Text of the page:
Home MARY E. BUCK v. INHABITANTS OF GREAT BARRINGTON.

203 Mass. 372

September 14, 1909 - October 20, 1909

Berkshire County

Present: Knowlton, C. J., Morton, Hammond, Loring, & Sheldon, JJ.

Damages, For property taken or injured under statutory authority. Grade Crossing. Municipal Corporations. Way. Practice, Civil, Exceptions.

On exceptions by a town after a verdict in favor of the petitioner at the trial of a petition, under R. L. c. 111, § 153, by the owner of land for damages resulting from the discontinuance, in accordance with a decree of the Superior Court, of a portion of a public way upon which he alleged his land abutted, the following facts appeared from the bill of exceptions: The way for a part of its course passed through the petitioner's land and he owned the fee to that portion of it, subject to the public easement. It then turned at an obtuse angle and crossed a railroad location. The portion of the way which was discontinued was the portion which was within the railroad location and was bounded by the line which separated the railroad location from the petitioner's land, and thus divided the way, where it ran through the petitioner's land, longitudinally, the remaining part of the way, that portion upon the petitioner's land, not being discontinued. The boundaries described in the bill of exceptions and in a plan annexed thereto showed that the petitioner's land did not merely touch the discontinued portion of the way, but that a considerable part of the petitioner's premises not included in the way abutted directly upon the discontinued portion of the way. It also appeared that the portion of the way which was discontinued was taken by the court's decree for railroad purposes. The judge who presided at the trial refused to rule that the petitioner's land did not in any part abut upon the discontinued portion of the way; and the respondent excepted. Attached to the brief of the respondent at the argument of the exceptions in this court, was a plan, not a part of the record, which purported to show that the petitioner's land did not in any part abut upon the discontinued portion of the way in any place. Held, that the exception should be overruled.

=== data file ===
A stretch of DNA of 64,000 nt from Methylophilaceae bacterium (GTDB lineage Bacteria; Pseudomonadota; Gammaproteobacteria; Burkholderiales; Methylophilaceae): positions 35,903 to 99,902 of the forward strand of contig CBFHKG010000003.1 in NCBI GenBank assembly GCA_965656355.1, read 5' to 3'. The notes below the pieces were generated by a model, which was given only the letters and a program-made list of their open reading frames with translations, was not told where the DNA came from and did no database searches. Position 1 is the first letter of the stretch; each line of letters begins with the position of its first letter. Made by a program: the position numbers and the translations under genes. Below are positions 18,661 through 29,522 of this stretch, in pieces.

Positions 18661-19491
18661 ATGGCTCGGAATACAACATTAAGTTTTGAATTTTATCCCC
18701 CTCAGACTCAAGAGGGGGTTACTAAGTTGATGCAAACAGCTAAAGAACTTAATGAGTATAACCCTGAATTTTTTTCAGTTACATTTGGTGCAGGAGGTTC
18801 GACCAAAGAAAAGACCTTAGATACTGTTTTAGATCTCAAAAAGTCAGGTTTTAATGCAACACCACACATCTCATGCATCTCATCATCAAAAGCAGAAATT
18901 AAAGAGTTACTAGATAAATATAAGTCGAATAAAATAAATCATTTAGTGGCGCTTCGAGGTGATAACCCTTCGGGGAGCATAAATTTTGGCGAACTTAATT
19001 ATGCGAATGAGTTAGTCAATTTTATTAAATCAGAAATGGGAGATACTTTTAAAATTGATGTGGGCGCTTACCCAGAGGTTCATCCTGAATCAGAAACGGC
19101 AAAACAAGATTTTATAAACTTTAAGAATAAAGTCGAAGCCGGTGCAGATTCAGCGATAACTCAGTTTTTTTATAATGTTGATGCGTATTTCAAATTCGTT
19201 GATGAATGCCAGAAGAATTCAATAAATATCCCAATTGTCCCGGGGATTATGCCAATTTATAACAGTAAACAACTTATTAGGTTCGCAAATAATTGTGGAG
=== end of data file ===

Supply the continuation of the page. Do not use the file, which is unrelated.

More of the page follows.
PETITION, filed in the Superior Court on June 29, 1907, under R. L. c. 111, § 153, for damages resulting from the discontinuance, in the course of the abolition of a grade crossing of a railroad with East Main Street in Great Barrington, of a portion of that street upon which, it was alleged, the petitioner's premises abutted.

The case was tried before Aiken, C. J.

A copy of the material portion of the plan, upon which the decree as to the abolition of the crossing and discontinuance of the portion of the street in question was based, is printed below: